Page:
There are tons of relationship charts floating around the web and they each serve a useful purpose…

 
 

Relationship Charts on the Internet #OnGenealogy

 
 

but ISOGG, the International Society of Genetic Genealogy, has a simple formula for understanding and naming your fundamental relationship to another person.

 

This isn’t intended for direct line relationships, Parent-Child, Grandparent-Grandchild or even some collateral line relationships such as Aunt-Niece, Uncle-Great Nephew, etc. It works, but those relationships are already nicely named.* This formula is for all types of collateral line cousins; DNA matches you don’t quite know how to name.

 

You may need to draw a family tree to diagram your relationship with another person. With that in hand, the ISOGG Wiki formula will tell you your degree of cousinship.

 

A family tree diagram showing my relationship to a recent DNA match. We’re both related to my great-great-grandfather. He’s my great-grandmother’s sister’s son. 

 

What do I call my relationship to this DNA Match? #OnGenealogy
 
 

ISOGG’s formula for How to Determine Your Degree of Cousinship with a DNA Match

 

    • Find your & your DNA match’s Common Ancestor, In the image above, our common ancestor is John Roberts

    •  

    • Next, determine your degree of cousinship. Of the two people you’re trying to determine the relationship between, select the person who is the closest to a Common Ancestor. This is the person who determines the degree of cousinship.  In the image above, Kenneth Robert Anderson is closer to our common ancestor than I am, so he determines our relationship.

    •  

    • Count the G’s. “Each “great” or “grand” has a numerical value of 1.” This number becomes the ordinal in the name of your relationship, “first cousins”, “second cousins”, “third cousins”, etc

      • If it’s a Grandparent (there’s one (1) in Grandparent), you and your match are first cousins In the image above, Kenneth calls our ancestor Grandpa, so 1G, so we’re 1st cousins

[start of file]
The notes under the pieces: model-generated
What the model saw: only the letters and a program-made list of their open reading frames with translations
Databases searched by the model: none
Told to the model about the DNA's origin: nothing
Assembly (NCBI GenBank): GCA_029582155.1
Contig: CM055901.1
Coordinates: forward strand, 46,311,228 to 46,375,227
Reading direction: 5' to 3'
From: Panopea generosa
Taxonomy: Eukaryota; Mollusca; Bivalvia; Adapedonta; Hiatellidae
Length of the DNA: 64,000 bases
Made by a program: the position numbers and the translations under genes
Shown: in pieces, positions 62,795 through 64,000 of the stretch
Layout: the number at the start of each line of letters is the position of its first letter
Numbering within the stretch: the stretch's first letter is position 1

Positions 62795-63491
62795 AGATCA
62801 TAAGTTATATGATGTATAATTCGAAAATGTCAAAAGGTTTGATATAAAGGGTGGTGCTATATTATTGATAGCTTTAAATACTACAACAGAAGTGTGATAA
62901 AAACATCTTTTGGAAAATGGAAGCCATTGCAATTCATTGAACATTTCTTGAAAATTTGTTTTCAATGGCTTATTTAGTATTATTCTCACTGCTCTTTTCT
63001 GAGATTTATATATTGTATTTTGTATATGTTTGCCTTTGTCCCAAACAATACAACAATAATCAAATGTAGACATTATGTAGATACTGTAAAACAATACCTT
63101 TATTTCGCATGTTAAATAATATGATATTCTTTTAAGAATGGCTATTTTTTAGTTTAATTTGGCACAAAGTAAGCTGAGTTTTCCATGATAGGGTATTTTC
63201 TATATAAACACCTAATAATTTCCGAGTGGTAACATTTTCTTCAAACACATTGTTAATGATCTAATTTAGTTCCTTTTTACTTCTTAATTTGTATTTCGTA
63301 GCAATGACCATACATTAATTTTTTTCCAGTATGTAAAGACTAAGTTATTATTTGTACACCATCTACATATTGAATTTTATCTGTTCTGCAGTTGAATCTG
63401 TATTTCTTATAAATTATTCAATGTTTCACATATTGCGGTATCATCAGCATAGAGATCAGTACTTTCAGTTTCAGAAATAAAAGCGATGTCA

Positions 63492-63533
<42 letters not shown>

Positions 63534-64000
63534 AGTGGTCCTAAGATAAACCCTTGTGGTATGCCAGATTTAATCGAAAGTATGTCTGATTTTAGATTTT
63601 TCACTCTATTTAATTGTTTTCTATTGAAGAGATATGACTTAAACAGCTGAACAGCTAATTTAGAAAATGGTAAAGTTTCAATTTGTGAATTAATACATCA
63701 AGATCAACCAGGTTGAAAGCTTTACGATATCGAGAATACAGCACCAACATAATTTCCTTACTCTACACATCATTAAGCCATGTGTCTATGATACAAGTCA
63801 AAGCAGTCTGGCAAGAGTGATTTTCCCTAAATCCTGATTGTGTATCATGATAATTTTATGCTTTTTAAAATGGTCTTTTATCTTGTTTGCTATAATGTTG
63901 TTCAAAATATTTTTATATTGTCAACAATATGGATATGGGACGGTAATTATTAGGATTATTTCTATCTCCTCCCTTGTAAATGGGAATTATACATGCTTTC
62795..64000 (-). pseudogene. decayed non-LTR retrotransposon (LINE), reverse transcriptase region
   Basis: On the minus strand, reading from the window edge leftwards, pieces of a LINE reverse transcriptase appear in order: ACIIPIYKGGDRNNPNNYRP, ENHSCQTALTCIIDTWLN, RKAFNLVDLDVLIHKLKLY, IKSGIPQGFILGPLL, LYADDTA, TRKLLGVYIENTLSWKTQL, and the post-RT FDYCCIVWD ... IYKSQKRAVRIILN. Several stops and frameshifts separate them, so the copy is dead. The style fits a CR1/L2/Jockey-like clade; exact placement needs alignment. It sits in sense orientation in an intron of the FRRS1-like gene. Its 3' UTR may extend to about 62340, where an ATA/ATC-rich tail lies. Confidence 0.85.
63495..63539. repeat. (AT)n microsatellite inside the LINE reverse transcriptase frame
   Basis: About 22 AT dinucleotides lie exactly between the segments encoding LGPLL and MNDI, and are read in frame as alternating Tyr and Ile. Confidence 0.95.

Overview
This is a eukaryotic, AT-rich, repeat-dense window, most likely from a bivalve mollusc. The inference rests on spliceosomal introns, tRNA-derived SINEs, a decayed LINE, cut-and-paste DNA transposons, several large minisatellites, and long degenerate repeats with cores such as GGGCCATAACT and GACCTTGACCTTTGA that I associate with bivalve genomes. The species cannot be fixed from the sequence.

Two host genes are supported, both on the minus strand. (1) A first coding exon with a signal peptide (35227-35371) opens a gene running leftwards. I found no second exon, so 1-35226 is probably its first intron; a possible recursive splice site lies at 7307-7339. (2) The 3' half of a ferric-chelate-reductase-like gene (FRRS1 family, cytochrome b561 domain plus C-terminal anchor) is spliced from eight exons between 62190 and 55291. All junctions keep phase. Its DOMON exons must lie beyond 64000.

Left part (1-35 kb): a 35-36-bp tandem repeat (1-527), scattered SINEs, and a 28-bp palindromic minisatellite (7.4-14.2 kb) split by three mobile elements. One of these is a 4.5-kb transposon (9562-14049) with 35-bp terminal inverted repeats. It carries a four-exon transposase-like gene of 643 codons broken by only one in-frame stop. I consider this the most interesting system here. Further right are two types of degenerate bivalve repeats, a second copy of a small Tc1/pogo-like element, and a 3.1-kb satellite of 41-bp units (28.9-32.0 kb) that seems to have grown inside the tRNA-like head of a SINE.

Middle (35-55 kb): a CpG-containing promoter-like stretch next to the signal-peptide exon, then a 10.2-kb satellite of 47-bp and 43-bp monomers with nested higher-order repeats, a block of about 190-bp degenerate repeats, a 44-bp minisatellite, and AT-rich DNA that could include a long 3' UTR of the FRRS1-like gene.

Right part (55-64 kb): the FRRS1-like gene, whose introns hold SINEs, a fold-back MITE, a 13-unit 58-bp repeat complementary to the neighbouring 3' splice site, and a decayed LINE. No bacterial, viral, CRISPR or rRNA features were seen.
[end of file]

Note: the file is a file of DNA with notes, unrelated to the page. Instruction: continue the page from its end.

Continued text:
• if it’s a Great Grandparent (there are two (2) G‘s in Great Grandparent), you and your match are second cousins

      • if it’s a Great Great Grandparent (there are three (3) G‘s in Great Great Grandparent), you are third cousins, etc

    •  

    • Count the number of generations that separate you from your DNA Match. If you’re from a different generation than your match, it’s called being “removed”, and the difference in generations determines how many steps removed you are from each other. Express any difference in generations between you and this DNA Match as an ordinal of the number of generations “removed” you are from this person (from your DNA Match, not from your common ancestor)

      • if you’re both the same generation, you’re zero generations removed, you’re just cousins (first cousins, second cousins, third cousins from your determination above)

      • In the image above, Kenneth and I are from different generations. I call our common ancestor Great-Great-Grandpa (3G) and he calls this person Grandpa (1G), my ordinal is 3G and his is 1G. I take the difference, 3G – 1G = 2G to find there’s a 2 generation difference between us. Our relationship is 1st cousins twice removed or 1st cousins 2 times removed.

 
 
#GenealogyTips Are We Cousins? Cousin Calculator #ISOGG #DNA #OnGenealogy
 
 

It’s counterintuitive to call someone two generations older than me a first cousin, that’s why I love this formula. It helps me reason through the relationship so I understand how and why our relationship is named the way it is.

 

*Technically, this formula is for all relationships, but no one calls their parent a “minus one cousin once removed”; a sibling a “zeroth cousin zero times removed”, or a niece or nephew a “zeroth cousin once removed”.

 

Best in your family history and genealogy!

 

Please follow these OnGenealogy Pinterest boards for more great tips from other bloggers:

Leave a Reply

This site uses Akismet to reduce spam. Learn how your comment data is processed.